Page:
Johnson J noted that the case was not one where it was said that there had been a course of dealing sufficient for the verbal element of the WINEAPP sign to have become so associated with the Opponent as to have acquired a secondary meaning descriptive of the Opponent’s services alone. That would plainly not be a tenable argument given that only ten months of dealing was relied upon. Therefore, the burden was on the Opponent to establish that the difference in the device elements of the signs was insufficient to prevent confusion in the minds of consumers. This might have been demonstrated by evidence from consumers, but no such evidence was adduced. Therefore, the matter was arguable on the available evidence only and the Hearing Officer could not be criticised for making her own judgment of likely consumer behaviour on that basis. She was entitled to do so, and in fact, it was an essential part of the decision required of her.

The Opponent also argued that the Hearing Officer should have concluded, pursuant to Office Cleaning Services Ltd v Westminster Window & General Cleaners Ltd [1946] 63 RPC 39, that there were no small differences in the respective verbal elements of the signs sufficient to avoid confusion.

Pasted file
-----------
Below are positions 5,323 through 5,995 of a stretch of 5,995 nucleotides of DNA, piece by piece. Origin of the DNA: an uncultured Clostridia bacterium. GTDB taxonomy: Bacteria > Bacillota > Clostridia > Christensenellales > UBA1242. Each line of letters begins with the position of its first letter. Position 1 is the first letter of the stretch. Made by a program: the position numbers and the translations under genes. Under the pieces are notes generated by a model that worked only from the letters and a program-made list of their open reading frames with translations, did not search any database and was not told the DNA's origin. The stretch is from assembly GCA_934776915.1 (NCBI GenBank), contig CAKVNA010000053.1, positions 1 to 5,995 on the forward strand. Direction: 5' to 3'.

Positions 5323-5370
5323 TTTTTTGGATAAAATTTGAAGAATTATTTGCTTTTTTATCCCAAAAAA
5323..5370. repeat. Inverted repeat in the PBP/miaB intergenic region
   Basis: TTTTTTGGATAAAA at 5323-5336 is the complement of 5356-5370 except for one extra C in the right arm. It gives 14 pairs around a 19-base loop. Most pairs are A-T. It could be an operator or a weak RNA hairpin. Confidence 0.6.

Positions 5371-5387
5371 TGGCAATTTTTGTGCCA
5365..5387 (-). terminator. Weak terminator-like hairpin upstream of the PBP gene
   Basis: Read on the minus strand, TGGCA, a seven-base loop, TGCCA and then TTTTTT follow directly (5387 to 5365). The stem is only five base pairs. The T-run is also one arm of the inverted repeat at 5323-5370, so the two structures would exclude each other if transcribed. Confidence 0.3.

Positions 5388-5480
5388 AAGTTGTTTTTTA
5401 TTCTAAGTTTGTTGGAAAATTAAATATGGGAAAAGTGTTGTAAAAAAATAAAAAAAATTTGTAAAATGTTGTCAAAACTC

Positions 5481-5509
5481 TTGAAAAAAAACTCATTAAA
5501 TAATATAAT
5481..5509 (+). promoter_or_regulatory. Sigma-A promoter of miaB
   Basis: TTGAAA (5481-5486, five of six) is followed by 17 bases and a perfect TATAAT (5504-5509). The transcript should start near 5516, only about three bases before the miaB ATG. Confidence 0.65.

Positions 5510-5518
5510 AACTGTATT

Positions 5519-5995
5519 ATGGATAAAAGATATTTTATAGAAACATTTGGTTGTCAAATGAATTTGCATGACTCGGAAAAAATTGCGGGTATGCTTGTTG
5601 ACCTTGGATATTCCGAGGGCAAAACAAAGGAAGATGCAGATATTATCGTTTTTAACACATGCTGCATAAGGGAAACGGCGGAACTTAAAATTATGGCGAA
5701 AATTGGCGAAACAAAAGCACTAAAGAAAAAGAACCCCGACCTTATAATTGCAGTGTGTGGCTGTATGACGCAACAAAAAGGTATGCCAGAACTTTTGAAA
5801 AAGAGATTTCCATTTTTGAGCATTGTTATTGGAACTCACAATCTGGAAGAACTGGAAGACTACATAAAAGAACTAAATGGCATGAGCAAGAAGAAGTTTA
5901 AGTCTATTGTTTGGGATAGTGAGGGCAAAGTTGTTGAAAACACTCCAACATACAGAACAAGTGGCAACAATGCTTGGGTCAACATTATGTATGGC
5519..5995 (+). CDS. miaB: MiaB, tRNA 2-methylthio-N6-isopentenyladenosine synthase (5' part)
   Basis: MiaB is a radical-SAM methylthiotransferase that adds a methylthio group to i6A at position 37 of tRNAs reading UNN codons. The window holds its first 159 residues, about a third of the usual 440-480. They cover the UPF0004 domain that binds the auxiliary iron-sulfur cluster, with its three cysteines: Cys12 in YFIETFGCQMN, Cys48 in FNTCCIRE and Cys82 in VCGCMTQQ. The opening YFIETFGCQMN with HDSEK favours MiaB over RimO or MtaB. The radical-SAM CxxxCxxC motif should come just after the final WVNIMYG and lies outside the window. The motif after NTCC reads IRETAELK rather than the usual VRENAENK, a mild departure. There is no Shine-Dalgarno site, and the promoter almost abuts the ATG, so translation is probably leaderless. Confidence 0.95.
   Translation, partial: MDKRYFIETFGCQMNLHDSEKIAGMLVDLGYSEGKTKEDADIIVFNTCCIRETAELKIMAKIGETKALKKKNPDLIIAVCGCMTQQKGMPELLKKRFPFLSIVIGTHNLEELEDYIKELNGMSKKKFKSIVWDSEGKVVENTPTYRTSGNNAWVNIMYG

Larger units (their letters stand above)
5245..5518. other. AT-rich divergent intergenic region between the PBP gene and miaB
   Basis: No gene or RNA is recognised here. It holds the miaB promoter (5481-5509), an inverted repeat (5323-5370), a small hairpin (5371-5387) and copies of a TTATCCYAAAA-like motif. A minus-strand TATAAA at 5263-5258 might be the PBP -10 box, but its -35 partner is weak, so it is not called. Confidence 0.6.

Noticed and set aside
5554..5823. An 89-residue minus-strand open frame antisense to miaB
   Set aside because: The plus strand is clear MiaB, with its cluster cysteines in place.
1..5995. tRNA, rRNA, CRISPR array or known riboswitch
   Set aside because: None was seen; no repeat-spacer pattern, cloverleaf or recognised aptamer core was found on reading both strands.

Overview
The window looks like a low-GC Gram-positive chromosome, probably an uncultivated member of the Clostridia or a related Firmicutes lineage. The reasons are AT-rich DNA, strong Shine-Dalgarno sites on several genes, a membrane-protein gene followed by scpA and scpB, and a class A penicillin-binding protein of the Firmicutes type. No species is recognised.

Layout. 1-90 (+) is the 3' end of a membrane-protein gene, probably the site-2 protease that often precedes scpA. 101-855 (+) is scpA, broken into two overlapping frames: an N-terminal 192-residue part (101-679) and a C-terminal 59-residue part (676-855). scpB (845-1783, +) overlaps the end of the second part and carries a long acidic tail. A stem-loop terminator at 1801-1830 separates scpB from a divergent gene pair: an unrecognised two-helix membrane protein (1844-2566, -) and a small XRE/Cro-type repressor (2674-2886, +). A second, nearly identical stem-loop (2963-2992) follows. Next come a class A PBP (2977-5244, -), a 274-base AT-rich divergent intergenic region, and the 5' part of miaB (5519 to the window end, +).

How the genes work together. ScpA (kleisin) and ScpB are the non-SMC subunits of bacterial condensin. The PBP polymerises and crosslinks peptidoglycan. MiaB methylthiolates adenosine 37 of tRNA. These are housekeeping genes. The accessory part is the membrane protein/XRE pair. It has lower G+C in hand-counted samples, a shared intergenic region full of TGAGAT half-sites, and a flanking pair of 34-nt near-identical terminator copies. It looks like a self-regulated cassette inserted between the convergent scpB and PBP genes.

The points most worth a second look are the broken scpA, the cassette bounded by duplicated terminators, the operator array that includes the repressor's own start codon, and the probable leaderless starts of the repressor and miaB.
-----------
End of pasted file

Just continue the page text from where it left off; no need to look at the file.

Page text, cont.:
Johnson J again disagreed. The Hearing Officer had decided that the verbal elements of the two marks were “virtually identical”, which was why, if distinctiveness was to be found between the two marks, viewed globally, it had to be found in the non-verbal devices of the signs. This was precisely what she had done. Her judgment on distinctiveness could not, therefore, be faulted.

Johnson J also rejected the Opponent’s argument that the Hearing Officer had failed to make a qualitative comparison between the device elements of the signs. .Johnson J found that the Hearing Officer had made such a qualitative comparison and it was precisely this comparison that had led her to conclude that there was no misrepresentation because there was sufficient distinctiveness in the non-verbal device elements of the signs.

Finally, Johnson J disagreed with the Opponent that the Hearing Officer had been clearly wrong in her conclusions overall. There had been no error of principle or law made. In any event, he agreed with the Hearing Officer that, overall, the Opponent’s opposition to the trade mark application should be dismissed. The appeal was dismissed. (Wineapp Ltd v Benedict Johnson [2022] EWHC 620 (Ch) (21 March 2022) — to read the judgment in full, click here).